& occasionally about other things, too...

Sunday, February 26, 2012

Book Extract: The Reading List

Leslie Shimotakahara
Leslie Shimotakahara is a young, disenchanted English professor struggling to revive her childhood love of reading. Her father Jack, recently retired from a high-powered corporate job, finally has time to take up reading books for pleasure. The Reading List tells the story of Leslie’s return home to Toronto to rethink her life and decide what to do next. At the same time, she bonds with her dad over discussions about the lives, loves and works of the novelists on their reading list – Wharton, Joyce, Woolf and Atwood, to name a few. But when their conversations about literature unearth some heartbreaking, deeply buried family secrets surrounding Jack’s own childhood – growing up Japanese-Canadian in the aftermath of World War II – Leslie’s world is changed forever. Could discovering the truth about her father’s past hold the key to her finally being happy in love, life and career?

Excerpts from The Reading List.

Reprinted with the permission of Variety Crossing Press.

“Poplar or cherry?” Daddy said.  He slid a brochure across the table. 

I stared at the caskets, so solid and heavy, and something about the ruffled satin lining in Pepto-Bismol pink made me giggle.  Is that the wall Granny would want to stare at for all eternity?

Daddy had spent the past three days meeting with funeral home directors, comparison shopping, planning ahead for the inevitable.  At least it gave him something to do. 

“It’s big business.” He flipped open his laptop to show me a website. 

What balls these people had.  Who charges $39.95 to light a memorial candle?  The website was full of ways to activate your PayPal account, buy services, and even avoid going to the funeral altogether, while appeasing your guilt. 

Daddy smiled grudgingly.  “Absolutely recession-proof.”

“You should have gone into the funeral business.”

“Oh, yeah.  Can you see me with old ladies crying on my shoulder?”

We continued joking, but something about the whole thing really got to me.  Spending all this money and the person being honoured wasn’t even around to enjoy it.

“I’d rather just go the way of Addie Bundren,” I said.

Daddy looked at me blankly.

I explained that Addie Bundren is the cranky old matriarch at the centre of Faulkner’s As I Lay Dying.  The novel begins on the eve of her death, as her son, Cash, is making her casket, sawing and sanding boards.  All her kids – Cash, Darl, Jewel, Dewey Dell and Vardaman – are crowded around her bedside watching her die, just like we were all hovering around Granny.  After her death, they pack her into the casket and load the whole thing into a horse-drawn buggy to make an epic journey across the land to Jefferson, Mississippi, where Addie wishes to be buried with her own people, rather than by her husband’s side. 

“A homemade casket,” Daddy said, shaking his head. 

“You should read it.” 

“Maybe I will.”

As the novel unfolds, it becomes clear that much more is at stake than just an eccentric lady’s dying wish.  Addie Bundren wants to be alone.  Alone in death.  To put the final nail in the coffin of a life lived in solitude and despair.

An image of Granny being carted away by horse and buggy popped into my head.  She was no less a strange, impenetrable woman.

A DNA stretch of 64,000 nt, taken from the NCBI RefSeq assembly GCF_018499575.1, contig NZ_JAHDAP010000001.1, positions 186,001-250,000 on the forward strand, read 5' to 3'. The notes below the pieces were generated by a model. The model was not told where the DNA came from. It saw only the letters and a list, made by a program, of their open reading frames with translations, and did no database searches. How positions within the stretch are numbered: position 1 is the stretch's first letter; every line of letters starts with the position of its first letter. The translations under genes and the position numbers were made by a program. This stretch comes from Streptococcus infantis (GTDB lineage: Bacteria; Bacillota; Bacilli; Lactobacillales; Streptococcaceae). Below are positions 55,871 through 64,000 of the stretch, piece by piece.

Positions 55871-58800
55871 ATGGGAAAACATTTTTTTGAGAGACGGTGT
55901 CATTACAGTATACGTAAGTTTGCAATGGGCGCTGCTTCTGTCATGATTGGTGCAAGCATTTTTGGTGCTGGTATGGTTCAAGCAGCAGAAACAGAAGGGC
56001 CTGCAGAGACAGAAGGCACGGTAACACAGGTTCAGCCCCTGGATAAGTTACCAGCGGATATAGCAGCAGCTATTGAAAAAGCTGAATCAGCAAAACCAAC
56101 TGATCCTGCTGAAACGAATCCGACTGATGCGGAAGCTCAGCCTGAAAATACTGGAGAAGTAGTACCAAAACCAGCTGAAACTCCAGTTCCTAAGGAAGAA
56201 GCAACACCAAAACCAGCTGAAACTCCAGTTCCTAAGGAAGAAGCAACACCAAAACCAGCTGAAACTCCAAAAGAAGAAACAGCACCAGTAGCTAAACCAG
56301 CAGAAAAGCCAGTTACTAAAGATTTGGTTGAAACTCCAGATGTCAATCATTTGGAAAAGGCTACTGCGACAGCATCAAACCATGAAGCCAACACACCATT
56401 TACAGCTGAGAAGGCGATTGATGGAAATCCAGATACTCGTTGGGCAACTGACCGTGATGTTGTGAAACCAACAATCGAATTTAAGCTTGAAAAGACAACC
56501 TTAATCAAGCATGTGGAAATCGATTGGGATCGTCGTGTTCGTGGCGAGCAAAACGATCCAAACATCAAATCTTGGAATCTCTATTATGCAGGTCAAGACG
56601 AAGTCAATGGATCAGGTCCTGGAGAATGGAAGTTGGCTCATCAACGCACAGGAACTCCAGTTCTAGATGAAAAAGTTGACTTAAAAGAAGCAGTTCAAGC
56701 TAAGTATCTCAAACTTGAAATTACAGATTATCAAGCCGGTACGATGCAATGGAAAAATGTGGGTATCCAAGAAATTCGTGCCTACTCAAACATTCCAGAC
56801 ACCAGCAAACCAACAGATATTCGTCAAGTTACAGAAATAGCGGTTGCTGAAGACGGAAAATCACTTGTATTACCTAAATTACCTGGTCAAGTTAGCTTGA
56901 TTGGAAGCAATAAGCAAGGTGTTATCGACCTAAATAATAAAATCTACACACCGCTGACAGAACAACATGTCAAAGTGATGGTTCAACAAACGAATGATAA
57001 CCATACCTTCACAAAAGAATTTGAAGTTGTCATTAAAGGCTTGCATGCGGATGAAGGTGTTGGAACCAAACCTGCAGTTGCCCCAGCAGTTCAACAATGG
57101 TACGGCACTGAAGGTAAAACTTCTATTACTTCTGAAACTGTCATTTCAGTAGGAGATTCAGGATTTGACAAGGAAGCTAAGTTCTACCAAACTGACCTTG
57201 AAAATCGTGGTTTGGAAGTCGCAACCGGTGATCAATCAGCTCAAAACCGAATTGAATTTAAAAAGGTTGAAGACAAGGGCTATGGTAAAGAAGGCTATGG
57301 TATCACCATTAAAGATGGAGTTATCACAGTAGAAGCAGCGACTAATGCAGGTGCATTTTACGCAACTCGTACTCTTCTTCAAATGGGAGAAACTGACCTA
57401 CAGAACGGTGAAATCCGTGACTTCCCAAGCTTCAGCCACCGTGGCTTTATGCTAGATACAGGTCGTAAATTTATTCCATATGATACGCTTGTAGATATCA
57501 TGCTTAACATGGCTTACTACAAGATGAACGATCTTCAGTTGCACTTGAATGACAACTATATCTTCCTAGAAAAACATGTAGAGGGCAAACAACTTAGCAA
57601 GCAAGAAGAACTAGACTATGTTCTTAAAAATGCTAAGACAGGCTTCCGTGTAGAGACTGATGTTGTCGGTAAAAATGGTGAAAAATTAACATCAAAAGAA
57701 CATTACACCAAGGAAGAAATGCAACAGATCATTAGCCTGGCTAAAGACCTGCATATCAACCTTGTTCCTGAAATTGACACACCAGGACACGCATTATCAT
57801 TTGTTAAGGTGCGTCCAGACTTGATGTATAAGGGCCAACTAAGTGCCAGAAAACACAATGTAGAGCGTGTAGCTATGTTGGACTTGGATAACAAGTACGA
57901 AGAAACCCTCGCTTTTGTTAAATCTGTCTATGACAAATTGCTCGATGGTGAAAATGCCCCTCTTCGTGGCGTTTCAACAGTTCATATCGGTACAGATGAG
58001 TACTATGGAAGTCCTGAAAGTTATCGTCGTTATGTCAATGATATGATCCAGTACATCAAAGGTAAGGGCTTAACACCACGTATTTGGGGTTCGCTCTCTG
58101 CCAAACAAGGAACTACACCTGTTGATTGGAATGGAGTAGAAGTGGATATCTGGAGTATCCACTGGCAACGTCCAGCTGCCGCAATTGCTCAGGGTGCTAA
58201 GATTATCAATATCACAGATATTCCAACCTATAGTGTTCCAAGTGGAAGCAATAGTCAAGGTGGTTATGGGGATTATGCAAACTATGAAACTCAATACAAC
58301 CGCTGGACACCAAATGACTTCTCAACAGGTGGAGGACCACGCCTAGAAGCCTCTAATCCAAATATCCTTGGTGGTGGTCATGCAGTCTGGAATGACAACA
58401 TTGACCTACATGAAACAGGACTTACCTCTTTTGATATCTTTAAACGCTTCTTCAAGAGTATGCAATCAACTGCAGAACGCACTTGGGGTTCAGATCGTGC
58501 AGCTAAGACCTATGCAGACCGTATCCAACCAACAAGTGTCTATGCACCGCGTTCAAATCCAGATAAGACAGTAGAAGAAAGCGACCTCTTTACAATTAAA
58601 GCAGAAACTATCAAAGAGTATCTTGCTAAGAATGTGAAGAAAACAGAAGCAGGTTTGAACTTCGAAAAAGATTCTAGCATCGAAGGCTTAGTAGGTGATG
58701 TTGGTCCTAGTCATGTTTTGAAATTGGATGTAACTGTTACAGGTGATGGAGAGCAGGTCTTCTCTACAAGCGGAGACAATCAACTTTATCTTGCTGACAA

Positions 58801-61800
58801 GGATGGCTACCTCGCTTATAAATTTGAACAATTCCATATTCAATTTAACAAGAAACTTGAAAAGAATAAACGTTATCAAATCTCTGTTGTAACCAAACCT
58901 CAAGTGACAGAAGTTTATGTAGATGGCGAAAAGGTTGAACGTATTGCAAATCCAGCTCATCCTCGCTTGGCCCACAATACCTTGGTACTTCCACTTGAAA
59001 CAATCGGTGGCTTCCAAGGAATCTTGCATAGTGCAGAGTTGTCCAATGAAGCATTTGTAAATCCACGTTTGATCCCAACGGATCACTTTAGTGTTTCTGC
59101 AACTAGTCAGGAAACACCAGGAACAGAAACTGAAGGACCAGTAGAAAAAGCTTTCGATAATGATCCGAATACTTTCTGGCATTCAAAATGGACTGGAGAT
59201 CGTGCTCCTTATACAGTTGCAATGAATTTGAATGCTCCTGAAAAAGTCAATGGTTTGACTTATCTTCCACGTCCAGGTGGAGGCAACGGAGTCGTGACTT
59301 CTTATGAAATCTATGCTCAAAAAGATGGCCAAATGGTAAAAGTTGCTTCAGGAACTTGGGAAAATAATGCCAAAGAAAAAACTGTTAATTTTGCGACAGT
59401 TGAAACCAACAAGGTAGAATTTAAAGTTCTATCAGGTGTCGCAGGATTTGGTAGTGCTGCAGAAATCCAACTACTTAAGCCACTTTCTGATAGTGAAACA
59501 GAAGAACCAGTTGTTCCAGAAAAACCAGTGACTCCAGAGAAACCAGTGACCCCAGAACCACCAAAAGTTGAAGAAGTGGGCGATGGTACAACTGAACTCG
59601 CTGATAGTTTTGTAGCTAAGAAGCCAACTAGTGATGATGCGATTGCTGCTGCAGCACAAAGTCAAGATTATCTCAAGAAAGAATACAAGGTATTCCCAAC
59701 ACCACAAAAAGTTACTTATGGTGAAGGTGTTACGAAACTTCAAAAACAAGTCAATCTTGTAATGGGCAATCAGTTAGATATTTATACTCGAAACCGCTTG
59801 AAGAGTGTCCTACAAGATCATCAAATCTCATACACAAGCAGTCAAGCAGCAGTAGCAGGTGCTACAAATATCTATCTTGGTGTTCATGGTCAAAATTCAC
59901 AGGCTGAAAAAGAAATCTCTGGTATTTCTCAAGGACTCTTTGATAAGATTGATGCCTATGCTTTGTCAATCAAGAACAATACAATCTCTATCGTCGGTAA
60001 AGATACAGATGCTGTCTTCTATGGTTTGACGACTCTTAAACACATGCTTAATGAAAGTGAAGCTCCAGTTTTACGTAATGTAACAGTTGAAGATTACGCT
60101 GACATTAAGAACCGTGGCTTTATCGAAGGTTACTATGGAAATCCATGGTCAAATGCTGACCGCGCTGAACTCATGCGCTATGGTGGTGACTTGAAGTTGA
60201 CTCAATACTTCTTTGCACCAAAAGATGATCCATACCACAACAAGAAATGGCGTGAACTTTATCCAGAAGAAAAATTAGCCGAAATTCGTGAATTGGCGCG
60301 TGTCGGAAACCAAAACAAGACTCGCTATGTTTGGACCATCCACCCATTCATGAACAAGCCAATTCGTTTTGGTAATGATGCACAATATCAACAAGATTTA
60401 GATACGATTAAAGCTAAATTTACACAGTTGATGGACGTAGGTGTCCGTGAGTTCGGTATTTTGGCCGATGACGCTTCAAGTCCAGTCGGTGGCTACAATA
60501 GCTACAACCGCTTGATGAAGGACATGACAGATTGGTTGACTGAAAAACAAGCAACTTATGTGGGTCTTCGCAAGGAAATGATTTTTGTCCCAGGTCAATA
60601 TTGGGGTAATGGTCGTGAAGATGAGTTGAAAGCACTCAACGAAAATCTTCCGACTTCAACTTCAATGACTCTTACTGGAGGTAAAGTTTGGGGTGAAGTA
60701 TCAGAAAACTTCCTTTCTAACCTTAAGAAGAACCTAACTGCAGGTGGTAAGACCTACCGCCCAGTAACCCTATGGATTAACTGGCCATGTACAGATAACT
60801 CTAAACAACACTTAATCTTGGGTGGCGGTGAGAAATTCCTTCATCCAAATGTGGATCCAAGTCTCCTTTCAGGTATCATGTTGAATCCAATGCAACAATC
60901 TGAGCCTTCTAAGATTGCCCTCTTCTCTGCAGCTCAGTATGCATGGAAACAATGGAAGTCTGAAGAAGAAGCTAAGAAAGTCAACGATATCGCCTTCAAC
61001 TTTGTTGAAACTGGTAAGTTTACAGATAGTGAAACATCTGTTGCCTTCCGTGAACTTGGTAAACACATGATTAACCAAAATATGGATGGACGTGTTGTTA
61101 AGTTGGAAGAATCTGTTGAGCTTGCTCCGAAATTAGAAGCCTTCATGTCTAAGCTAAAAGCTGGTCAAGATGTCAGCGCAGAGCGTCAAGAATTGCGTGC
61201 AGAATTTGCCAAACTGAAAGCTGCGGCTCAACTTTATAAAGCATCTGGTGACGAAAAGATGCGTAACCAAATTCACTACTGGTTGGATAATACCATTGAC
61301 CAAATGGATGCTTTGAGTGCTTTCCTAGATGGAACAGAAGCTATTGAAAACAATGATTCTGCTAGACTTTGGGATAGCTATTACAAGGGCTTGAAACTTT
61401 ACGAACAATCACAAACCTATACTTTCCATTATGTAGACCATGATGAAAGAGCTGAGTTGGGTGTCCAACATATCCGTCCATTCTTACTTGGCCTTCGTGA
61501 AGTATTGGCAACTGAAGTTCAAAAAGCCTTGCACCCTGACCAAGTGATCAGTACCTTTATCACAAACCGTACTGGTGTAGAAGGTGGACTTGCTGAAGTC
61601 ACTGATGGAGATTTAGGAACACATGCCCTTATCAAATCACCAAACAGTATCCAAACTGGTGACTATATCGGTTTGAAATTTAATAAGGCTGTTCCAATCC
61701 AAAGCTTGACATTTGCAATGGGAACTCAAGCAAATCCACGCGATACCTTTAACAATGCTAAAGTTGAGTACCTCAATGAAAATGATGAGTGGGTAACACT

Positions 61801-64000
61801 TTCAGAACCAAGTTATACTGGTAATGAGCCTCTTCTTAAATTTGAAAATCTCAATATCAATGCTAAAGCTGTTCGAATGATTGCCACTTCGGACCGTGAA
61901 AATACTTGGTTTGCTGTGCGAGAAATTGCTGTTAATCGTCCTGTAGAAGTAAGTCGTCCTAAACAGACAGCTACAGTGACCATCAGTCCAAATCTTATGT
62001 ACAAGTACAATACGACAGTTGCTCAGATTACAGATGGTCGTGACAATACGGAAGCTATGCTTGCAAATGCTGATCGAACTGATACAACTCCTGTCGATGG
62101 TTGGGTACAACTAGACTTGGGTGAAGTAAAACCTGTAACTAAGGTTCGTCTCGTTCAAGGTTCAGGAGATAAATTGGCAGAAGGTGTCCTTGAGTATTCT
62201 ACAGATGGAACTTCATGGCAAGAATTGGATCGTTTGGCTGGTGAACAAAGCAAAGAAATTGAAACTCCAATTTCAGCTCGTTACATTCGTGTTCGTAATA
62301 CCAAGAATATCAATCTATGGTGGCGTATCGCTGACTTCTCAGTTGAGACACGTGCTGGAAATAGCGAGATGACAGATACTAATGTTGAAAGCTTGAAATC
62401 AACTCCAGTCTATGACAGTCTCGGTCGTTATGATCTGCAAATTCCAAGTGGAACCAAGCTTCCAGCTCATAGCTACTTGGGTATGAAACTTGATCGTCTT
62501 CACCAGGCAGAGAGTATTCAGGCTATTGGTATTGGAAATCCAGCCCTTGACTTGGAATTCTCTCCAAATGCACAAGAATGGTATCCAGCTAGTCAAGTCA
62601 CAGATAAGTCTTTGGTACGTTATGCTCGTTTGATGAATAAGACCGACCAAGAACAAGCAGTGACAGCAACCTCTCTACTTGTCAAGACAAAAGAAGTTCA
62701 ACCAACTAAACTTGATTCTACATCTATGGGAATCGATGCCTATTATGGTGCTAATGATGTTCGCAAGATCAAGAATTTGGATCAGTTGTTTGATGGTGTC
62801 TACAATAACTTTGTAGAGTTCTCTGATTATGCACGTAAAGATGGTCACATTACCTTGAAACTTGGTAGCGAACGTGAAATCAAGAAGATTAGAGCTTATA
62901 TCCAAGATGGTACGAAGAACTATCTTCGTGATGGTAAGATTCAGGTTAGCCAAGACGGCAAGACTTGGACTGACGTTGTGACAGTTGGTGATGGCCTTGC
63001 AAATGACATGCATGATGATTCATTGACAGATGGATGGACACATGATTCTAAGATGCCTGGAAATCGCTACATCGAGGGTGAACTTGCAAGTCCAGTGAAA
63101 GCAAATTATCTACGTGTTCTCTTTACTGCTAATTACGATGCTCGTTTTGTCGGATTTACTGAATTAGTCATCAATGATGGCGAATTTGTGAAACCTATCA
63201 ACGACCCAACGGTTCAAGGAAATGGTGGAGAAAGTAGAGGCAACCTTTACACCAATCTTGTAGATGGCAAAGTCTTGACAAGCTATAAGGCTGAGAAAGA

A few days later, I was revising the syllabus for my Modern American Literature course (just in case I needed it for next year).  Last year I’d deluded myself that undergrads could handle Absalom! Absalom!  What had I been thinking?  Even Faulkner scholars are baffled by what he was up to in telling the legendary story of Thomas Sutpen, in flashbacks by multiple narrators whose accounts fail to match up.  The reader is left guessing about who Thomas Sutpen really was.   

My course evaluations reflected just how much the students loved the novel (I’d finally forced myself to read through the pile).  “What was Faulkner on when he wrote that crap?” wrote one kid.  “Half the time I didn’t even know who’s speaking – everything blended together like a bizarre dream.”

Since I would have to teach a Faulkner novel (what’s an Am Lit class without Faulkner?), I figured As I Lay Dying was a better bet.  Although the novel is told from fifteen different perspectives, at least it’s always clear who’s speaking; each chapter is titled with the name of the speaker.  And the plot is simple, deceptively simple.  At first glance, you wonder why Faulkner is spilling so much ink over an old lady’s death.

But Addie Bundren gradually draws you in.  She has shameful secrets at the core of her being.  As soon as she dies, the neighbours are all gossiping about how quickly the Bundrens pack her up and cart her off.  

I wondered if Granny’s neighbours were talking about Daddy.  They must have seen him packing boxes at her house.

Despite Daddy’s show of wanting to get her death over with, however, I could tell that deep down he was astonished it was happening at all.  I could see it in his childlike air, his petulant gaze, the way he stomped around the house.  In a way, he reminded me of Vardaman, Addie’s youngest son.  After her death, Vardaman bursts into the barn; the warm, rank smells envelop him and mix with the smell of his own vomit and tears and everything seems very close and suffocating.  The little boy is so overwhelmed that he wants to lash out at something, anything, “You kilt my maw!” burning at the back of his throat. 

Yet racing through the dust and striking the horses can’t make it better, can’t bring his mother back.

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